Thursday, January 15, 2009

Dr. Phil & Focus on the Family on "Feminine" Children

I don't know where to start with Dr. Phil's show today.

Viewers flooded the message board with letters and impassioned opinions after Dr. Phil’s first show on gender-confused kids. This hotly contested topic is back on the table. Should parents support a child's decision to live as the opposite sex, or is it the parent’s job to guide the child into his or her biological gender?


The first thing that makes me angry with this is the use of the exceedingly misleading term 'Gender Confusion'. For someone purporting to have a decent background in psychology, he should know that "gender confusion" is an invention of the religious right, intended to denigrate and diminish transgender people as a whole.

Special Thanks

* Dr. Joseph Nicolosi
Narth.com
* Glenn Stanton
Focus on the Family
* Dr. Dan Siegel
* Dr. Michelle Angello
* Dr. Jo Olson
* Dr. Eva Cwynar


Great - so far, of those players, we have two people from known anti-GLBT organizations, and only one of the rest appears to have any qualfications at all with respect to gender and sexuality - Dr. Michele Angello.

Did the idiots at "Dr. Phil" even contact WPATH to get someone who actually specializes in gender identity issues?

Granted, I'm not sure anyone from WPATH would touch a program involving Dr. Phil, much less the inclusion of NARTH and Focus on the Family.

Instead, they bring in people who think that gender identity issues are trivial and easily dismissed, or that gender roles should be strictly enforced:

The question:
I have written Focus before (over the years) about how to handle the feminine behavior that my 8 yo son exhibits. He LOVES long hair. As a toddler he would put hi s blanket on his head and declare that he was a girl for the day. We eventually took the blanket away, but there has always been something in its place. He would rather braid his sisters' doll's hair than just about anything.

The other day I (Mom) got after him for playing w/ his sister's American Girl Doll. I raised my voice and told him to put it away "now!" Then I got myself together and spoke w/ him about how this desire to fix girl's hair honors God. I asked him to pray about it and told him I would too, but I am not gleaning any fabulous wisdom, yet. Until today, when I'm convinced, God lead me to this site, just at this time so I could post this question.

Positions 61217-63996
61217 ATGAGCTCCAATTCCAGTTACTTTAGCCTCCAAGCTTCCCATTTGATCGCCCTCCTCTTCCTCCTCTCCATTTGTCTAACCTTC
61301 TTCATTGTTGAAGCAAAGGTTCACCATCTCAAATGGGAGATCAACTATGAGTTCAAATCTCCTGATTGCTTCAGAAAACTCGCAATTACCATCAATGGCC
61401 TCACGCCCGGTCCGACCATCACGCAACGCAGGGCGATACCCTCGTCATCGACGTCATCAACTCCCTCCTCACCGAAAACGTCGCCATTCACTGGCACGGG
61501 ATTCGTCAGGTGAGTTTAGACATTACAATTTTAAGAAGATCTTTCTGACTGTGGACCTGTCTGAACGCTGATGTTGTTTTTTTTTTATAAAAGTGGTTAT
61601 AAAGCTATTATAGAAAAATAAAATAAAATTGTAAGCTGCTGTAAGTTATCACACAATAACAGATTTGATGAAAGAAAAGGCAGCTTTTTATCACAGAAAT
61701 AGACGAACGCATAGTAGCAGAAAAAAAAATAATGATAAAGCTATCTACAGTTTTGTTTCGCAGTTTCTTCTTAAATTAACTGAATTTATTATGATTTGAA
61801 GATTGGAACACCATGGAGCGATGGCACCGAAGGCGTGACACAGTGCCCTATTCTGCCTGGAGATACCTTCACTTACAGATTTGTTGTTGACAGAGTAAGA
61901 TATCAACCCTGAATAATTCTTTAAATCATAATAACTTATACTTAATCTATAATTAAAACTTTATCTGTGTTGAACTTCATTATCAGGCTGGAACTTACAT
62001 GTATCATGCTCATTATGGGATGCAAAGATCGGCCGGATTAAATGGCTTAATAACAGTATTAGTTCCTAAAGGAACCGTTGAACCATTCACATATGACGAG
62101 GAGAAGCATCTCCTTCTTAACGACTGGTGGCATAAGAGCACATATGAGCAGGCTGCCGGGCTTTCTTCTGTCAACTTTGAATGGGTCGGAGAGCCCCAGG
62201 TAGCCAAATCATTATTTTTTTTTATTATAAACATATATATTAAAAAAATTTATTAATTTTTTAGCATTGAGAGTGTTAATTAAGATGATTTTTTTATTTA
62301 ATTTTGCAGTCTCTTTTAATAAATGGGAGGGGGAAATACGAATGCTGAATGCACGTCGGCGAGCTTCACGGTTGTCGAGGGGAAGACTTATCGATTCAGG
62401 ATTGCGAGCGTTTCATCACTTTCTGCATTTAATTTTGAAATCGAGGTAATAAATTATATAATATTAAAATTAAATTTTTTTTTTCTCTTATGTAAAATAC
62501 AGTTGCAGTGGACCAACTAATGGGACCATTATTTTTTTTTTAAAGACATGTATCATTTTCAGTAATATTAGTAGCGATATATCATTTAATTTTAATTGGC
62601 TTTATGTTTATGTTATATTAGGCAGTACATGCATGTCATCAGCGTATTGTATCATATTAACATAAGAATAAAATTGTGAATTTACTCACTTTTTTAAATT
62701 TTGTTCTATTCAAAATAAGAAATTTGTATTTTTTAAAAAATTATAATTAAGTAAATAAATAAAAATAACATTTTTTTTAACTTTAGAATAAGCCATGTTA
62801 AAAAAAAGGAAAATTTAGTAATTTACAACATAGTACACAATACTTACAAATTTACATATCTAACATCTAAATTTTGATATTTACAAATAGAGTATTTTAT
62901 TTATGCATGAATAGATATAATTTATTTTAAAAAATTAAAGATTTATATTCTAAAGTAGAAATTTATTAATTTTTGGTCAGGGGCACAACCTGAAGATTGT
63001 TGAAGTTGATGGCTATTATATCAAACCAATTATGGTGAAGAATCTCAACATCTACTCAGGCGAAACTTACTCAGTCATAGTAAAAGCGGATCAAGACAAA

...


The response from FOTF's Stanton:
Thank you so much for your note. It is important to understand the age, and you say this boy is 8. That is a pretty advanced age for this kind of behavior, but do not fear. It is VERY important that MOM be the one that does the "scolding" of more feminine boys and dad do the "redirecting" play...good cop/bad cop kind of thing. Dad MUST be the good cop for boys, to help welcome them into this curious world of men.

It sounds like you are doing that, which is good. It will be important to talk to the boy about his desires and have him explore what is behind them...redirecting him gently toward masculine understanding of that, such as "Hey, some men have long hair. Some men are hair dressers." Connect a seemingly feminine interest with masculine ideals. What this will do and help with is helping understand the world of men, by connecting it to something he can currently relate to. It is the idea of moving the chess piece of gender understanding and identity one small move at a time.

This is important. My son dealt with, around the age of 4, loving to dress up with his sisters in their dresses and stuff. We did the above and it worked great.


Oh goody - this one's ripe. Not only do we implicitly blame the parents for this, he then suggests nothing more than rigid enforcement of gender roles based on stereotypes.

I have a newsflash for this idiot - if this child is transsexual, he already is - all of the attempts at behaviour modification techniques you can try are doomed to fail. The most you will accomplish is alienating and shaming the child into hiding how they feel.

If they aren't transsexual, then chances are that as the child goes through puberty, things will settle down into something quite normal. Frankly, the parents making the kind of worried fuss that they are is the problem, not the child's behaviour.

Blaming the parents is just downright offensive. Parents can influence a child's behaviour, but there are some things that simply cannot be influenced. Besides, just what is wrong with a boy that has "stereotypically feminine" interests? We nudge and wink at 'masculine girls' and call them 'tomboys', but it is some kind of tragedy when it's a boy? Please, get over it.

Dr. Phil gets a giant brickbat for giving the wingnuts a platform to spew their misleading, deceitful nonsense.

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